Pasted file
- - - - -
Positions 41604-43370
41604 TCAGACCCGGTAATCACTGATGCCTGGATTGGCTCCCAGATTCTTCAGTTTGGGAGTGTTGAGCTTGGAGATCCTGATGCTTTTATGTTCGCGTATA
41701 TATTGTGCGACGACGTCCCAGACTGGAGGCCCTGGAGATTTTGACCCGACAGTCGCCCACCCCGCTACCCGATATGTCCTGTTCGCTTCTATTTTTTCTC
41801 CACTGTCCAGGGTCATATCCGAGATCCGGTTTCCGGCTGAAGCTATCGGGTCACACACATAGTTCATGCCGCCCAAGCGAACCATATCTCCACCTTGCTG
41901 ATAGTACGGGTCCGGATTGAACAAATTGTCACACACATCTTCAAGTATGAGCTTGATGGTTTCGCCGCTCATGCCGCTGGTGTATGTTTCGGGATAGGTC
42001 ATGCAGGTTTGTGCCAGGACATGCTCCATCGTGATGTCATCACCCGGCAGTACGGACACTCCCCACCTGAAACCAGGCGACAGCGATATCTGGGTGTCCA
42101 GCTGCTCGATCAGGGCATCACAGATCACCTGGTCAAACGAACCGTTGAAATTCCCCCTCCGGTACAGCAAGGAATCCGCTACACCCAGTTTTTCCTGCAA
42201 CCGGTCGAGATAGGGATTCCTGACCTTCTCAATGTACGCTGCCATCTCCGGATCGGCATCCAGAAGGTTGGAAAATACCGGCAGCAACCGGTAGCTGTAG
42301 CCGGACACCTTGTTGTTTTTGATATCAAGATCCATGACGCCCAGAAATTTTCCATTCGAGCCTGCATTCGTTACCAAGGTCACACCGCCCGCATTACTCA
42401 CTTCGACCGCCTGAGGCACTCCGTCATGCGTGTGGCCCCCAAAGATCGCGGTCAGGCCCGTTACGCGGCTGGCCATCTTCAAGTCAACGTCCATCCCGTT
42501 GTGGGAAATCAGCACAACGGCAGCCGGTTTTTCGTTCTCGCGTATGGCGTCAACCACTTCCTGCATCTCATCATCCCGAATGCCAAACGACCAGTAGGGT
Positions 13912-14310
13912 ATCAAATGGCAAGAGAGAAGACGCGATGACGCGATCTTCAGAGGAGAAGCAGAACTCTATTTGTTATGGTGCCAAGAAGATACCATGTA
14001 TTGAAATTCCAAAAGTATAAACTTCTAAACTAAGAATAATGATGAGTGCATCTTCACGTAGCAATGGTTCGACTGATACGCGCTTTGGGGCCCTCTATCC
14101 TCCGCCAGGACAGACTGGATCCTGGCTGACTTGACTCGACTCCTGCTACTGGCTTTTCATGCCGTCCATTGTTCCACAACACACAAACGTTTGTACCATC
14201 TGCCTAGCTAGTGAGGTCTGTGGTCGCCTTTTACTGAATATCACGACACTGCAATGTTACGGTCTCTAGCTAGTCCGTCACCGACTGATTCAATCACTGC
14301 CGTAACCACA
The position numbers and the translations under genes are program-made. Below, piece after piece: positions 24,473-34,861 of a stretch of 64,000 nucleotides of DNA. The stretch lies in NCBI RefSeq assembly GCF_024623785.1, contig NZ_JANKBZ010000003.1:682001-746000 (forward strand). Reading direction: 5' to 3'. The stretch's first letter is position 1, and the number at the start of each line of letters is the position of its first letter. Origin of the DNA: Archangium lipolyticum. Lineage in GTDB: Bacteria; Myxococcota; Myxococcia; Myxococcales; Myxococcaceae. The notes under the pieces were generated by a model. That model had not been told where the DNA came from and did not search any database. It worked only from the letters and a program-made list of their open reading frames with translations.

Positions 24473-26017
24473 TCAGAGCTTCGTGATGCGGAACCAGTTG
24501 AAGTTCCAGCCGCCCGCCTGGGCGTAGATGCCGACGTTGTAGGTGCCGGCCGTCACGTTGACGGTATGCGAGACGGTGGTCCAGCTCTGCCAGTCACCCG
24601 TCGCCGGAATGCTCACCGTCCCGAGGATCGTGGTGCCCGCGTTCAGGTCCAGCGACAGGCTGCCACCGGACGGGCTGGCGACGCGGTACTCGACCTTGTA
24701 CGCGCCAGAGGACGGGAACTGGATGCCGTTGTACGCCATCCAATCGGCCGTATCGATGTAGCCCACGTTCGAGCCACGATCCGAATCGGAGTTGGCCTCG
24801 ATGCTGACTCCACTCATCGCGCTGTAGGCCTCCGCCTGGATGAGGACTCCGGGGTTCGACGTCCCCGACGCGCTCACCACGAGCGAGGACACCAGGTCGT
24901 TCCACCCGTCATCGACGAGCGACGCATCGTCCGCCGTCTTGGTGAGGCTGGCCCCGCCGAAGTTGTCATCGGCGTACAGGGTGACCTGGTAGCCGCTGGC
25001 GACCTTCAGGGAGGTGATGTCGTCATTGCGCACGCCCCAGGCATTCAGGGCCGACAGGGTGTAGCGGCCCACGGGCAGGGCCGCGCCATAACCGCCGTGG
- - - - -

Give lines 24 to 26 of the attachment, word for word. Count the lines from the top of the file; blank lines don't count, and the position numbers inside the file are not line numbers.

24801 ATGCTGACTCCACTCATCGCGCTGTAGGCCTCCGCCTGGATGAGGACTCCGGGGTTCGACGTCCCCGACGCGCTCACCACGAGCGAGGACACCAGGTCGT
24901 TCCACCCGTCATCGACGAGCGACGCATCGTCCGCCGTCTTGGTGAGGCTGGCCCCGCCGAAGTTGTCATCGGCGTACAGGGTGACCTGGTAGCCGCTGGC
25001 GACCTTCAGGGAGGTGATGTCGTCATTGCGCACGCCCCAGGCATTCAGGGCCGACAGGGTGTAGCGGCCCACGGGCAGGGCCGCGCCATAACCGCCGTGG